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10 Feb 2019

Myanmar: Myitsone dam project faces widespread opposition due to displacement & environment concerns

Myitsone Dam Protest
In 2011, construction of the Myitsone dam was suspended by then-president U Thein Sein. Recently, there has been talk of a possible resumption of the project. Protests have erupted and opposition to the project continues to grow. This story contains links to reports on the development of this project.

The site of the Myitsone Hydropower Dam is located downstream of the confluence of Mali River and N’mai River, approximately 37 kilometres from Myitkyina, the capital of Kachin State in northern Myanmar. The two tributaries form the Irrawaddy River, officially known as Ayeyarwady River, the largest waterway of Myanmar. Designed with a capacity of 6,000 MW and scheduled for completion in 2019, the dam was supposed to be 139.5 metres high and 1,310 metres wide and would have inundated an area the size of Singapore. Were it not suspended in 2011, the dam would have become not only Myanmar’s largest hydroelectric project, but also the largest among China’s overseas hydroelectric projects at that time.

Project Impacts

  • Environment: It was feared that the dam would disrupt the water flow of the Irrawaddy River, which carries nutrients that are crucial for downstream agriculture, and also hinder the seasonal migration of fish. Concerns were also raised that the dam may suffer catastrophic damage from a possible earthquake as the site was less than 100 kilometres from a fault line.
  • Land: According to KDNG, around 15,000 people from over 60 villages were forced to migrate to Aung Mya Thar village and Mali Yang village without informed consent between 2009 and 2011. A KDNG spokesperson in 2010 alleged that villagers were forced by the authorities to sign compensation agreements. ACHC claimed that by the end of 2012 it had provided adequate funds according to the government’s resettlement plan and invested more than 25 million USD to resettle 2,146 residents from 410 households in five villages in the Myitsone area.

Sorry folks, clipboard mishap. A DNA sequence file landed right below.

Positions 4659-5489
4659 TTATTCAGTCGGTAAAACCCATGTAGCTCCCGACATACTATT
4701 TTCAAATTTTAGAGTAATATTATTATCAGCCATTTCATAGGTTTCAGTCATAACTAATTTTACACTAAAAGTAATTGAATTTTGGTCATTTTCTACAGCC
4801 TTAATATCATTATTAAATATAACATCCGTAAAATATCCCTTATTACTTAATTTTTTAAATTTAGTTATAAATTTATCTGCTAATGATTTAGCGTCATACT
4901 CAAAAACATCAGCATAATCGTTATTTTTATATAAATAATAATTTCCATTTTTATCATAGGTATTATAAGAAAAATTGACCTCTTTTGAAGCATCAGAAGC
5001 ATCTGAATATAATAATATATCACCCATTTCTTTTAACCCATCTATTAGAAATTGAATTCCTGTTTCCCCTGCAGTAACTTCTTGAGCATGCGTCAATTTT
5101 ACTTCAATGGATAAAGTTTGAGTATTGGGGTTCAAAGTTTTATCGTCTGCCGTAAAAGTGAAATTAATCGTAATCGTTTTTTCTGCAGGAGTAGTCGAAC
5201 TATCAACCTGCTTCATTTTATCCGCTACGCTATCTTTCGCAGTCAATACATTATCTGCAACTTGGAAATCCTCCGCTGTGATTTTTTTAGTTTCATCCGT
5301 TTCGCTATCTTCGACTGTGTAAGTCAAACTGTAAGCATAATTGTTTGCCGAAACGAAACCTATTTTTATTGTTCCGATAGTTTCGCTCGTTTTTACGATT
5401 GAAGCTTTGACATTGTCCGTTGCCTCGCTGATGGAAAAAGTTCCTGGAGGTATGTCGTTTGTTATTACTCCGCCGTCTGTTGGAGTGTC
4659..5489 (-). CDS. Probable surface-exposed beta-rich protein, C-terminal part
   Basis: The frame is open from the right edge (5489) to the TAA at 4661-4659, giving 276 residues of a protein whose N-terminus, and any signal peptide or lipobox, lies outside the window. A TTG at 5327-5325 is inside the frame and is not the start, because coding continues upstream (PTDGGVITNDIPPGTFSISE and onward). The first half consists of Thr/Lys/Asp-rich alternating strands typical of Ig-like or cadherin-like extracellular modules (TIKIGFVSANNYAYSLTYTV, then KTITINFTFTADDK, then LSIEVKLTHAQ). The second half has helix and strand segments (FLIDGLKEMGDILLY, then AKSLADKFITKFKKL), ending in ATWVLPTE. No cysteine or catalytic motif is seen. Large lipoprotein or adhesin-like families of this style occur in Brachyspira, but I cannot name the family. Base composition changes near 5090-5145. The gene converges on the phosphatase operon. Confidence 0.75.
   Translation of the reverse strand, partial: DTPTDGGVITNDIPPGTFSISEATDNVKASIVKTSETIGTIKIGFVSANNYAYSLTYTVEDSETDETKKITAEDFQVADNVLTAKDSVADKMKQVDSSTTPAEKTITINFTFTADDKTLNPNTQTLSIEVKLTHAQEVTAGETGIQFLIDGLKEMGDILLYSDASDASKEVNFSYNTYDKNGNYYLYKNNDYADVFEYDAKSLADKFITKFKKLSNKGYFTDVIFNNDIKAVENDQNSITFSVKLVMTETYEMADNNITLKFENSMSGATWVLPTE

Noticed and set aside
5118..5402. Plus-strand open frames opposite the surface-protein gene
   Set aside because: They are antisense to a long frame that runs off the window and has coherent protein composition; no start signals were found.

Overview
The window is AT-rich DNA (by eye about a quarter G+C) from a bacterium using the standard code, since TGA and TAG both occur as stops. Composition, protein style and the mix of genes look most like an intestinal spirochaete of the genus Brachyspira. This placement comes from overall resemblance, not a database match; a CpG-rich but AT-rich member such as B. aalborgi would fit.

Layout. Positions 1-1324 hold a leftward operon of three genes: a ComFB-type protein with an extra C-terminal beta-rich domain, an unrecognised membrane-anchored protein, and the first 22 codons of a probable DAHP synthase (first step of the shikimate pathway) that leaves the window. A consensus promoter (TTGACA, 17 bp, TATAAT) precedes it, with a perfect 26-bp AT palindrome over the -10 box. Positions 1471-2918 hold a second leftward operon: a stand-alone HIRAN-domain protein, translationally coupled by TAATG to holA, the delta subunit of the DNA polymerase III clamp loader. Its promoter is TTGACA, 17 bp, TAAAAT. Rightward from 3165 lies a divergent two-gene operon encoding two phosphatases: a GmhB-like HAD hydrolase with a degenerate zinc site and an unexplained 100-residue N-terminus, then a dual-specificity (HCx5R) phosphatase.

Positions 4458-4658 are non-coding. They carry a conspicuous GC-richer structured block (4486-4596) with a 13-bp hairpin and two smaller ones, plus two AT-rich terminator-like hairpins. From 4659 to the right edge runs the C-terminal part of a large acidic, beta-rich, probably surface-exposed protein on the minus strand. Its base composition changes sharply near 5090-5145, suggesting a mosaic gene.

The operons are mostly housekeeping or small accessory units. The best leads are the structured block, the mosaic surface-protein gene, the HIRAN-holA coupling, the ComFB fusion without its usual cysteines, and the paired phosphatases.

• Local community: The Chinese government and developer negotiated the project only with Myanmar’s Burmese-dominated central government, which lacked legitimacy in Kachin State, disregarding the fact that the upstream and northern areas of the confluence were controlled by KIO. The KIO and many Kachin people saw the dam as a means to expand the central government’s military presence into their territories and therefore a threat to the Kachin’s ethnic survival.
  • Armed conflicts: The tension between the Myanmar military and the KIA worsened in part as a result of the dam construction. Fighting erupted between the two armies in June 2011, ending the 17-year ceasefire and effectively halting the project.
  • Cultural impact: The confluence area carries enormous cultural symbolism for the Kachins and Myanmar people. Myitsone is commonly referred to as the ancestral homeland of the Kachins, and it is the place where Myanmar’s most important waterway, the Irrawaddy River, officially starts. Campaigners argued that it was unacceptable to inundate such a sacred site.

Full Project Profile by The People’s Map of Global China

This page provides a comprehensive overview of the Myitsone dam project, including its background, key stakeholders, potential impacts on local communities and the environment, and the ongoing concerns and opposition raised by various civil society groups.